Women’s hockey to endure Brown’s unique offense

Noah Seligman

Minnesota’s top-ranked women’s hockey team hopes for smooth sailing this weekend when it heads out east to Providence, R.I., for a two-game set against Brown University.

But the Bears boast a slightly different alignment, the torpedo system, which can create some choppy play on the ice.

“They tend to fly at least one person out into the neutral zone quite often,” Gophers’ assistant coach Joel Johnson said. “That can be something you can take advantage of, and it can also be something that can hurt you.”

The torpedo system is designed to stretch the ice. The alignment allows Brown to gain possession quickly for swift transitions to its offensive attack.

One forward stays out of the defensive zone and waits at neutral ice. This forces a defender to hang back, creating a four-on-four situation in the defensive zone, something the Gophers think will benefit them.

“It gives us more space,” assistant coach Brad Frost said. “It’s actually to our advantage to be able to have more time, more space in their zone to make some plays happen.”

The Gophers want to work the puck low in the zone to take advantage of their speed.

Minnesota also hopes its defense will be able to generate shots from the point against the torpedo system.

But the Gophers still have to be careful to guard against Brown’s quick attack.

“The third forward has to be a little more conscious of their quick transition,” Frost said. “Stay a little higher and then be ready to back-check hard and pick somebody up.”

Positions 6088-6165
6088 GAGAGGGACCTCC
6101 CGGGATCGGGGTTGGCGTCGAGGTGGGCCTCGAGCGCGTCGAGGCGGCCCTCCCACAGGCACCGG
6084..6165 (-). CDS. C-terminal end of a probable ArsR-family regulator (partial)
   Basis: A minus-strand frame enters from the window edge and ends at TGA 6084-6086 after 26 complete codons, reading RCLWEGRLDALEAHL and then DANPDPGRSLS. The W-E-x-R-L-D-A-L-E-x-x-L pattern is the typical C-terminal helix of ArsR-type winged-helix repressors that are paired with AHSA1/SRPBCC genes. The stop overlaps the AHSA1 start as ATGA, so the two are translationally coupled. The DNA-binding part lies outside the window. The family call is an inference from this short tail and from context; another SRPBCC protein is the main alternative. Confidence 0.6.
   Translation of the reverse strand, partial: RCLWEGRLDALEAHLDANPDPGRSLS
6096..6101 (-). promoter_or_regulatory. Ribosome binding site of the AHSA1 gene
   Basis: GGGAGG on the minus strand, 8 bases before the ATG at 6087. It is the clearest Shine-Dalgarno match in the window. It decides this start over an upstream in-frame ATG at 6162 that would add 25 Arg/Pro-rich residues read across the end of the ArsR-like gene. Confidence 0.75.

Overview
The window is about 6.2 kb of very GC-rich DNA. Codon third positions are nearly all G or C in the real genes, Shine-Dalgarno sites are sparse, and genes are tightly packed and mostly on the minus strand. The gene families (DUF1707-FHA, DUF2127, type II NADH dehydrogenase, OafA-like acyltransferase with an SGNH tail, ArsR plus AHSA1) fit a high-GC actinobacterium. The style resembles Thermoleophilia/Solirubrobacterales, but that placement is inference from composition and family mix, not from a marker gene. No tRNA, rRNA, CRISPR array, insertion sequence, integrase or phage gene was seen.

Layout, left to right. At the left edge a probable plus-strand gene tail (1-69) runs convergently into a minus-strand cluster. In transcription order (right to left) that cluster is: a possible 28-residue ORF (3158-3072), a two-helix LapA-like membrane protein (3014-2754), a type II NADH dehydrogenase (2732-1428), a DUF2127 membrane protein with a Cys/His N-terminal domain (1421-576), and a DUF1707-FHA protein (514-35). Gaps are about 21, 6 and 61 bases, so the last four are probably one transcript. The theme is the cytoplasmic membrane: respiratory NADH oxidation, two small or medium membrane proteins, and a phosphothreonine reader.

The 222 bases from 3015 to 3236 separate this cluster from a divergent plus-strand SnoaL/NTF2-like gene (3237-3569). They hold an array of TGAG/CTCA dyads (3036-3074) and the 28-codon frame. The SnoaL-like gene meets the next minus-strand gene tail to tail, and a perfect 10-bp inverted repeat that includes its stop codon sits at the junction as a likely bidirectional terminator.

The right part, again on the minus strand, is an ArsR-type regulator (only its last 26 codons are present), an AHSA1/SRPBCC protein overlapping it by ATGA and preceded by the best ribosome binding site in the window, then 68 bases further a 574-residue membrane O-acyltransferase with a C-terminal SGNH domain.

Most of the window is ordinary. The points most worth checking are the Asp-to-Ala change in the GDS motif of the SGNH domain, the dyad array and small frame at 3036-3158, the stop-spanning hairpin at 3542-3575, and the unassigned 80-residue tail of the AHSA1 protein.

Brown can use the floater in the neutral zone to create a second flow of offense. The skater in neutral ice can receive a pass out of the defensive zone and tip it forward to a speed player rushing through the zone, similar to the hook-and-lateral play in football.

Minnesota lost 2-1 to Brown at the 2002 Frozen Four, giving up a goal on that very same play.

Puck possession in the offensive zone for Minnesota can alleviate some of a transition game’s pressure.

“If we can maintain control of the puck, we’ll be in great shape,” Minnesota coach Laura Halldorson said. “Then we don’t have to worry about defending that play.”

The unusual formation forces the Gophers to change their playing style and individual responsibilities.

“It’s a little different, you have to adjust to it,” junior forward Noelle Sutton said. “The main thing is you just have to adjust to them, or play your own game and make them adjust to you.”

Coach Johnson agreed.

“It does put a little pressure on the defense,” Johnson said. “But it also puts pressure on our forward to not give Brown any time and space to move the puck up the ice.”

Minnesota is coming off a bye week and hungry to get back to work. The Gophers hope to get back in rhythm after a week off.

“The key is for us to play at the level that we’re capable of playing. To be consistent, to work hard and to execute,” Halldorson said. “If we do those things I think we’ll have a great weekend.”

The all-time series between the schools is tied at 5-5-1. Brown is coached by Digit Murphy, who has compiled a 243-103-32 record in 14 years at the school. Murphy has the most wins of any other current Division I coach. Brown posted a 14-14-1 record last year and finished fifth in the ECAC.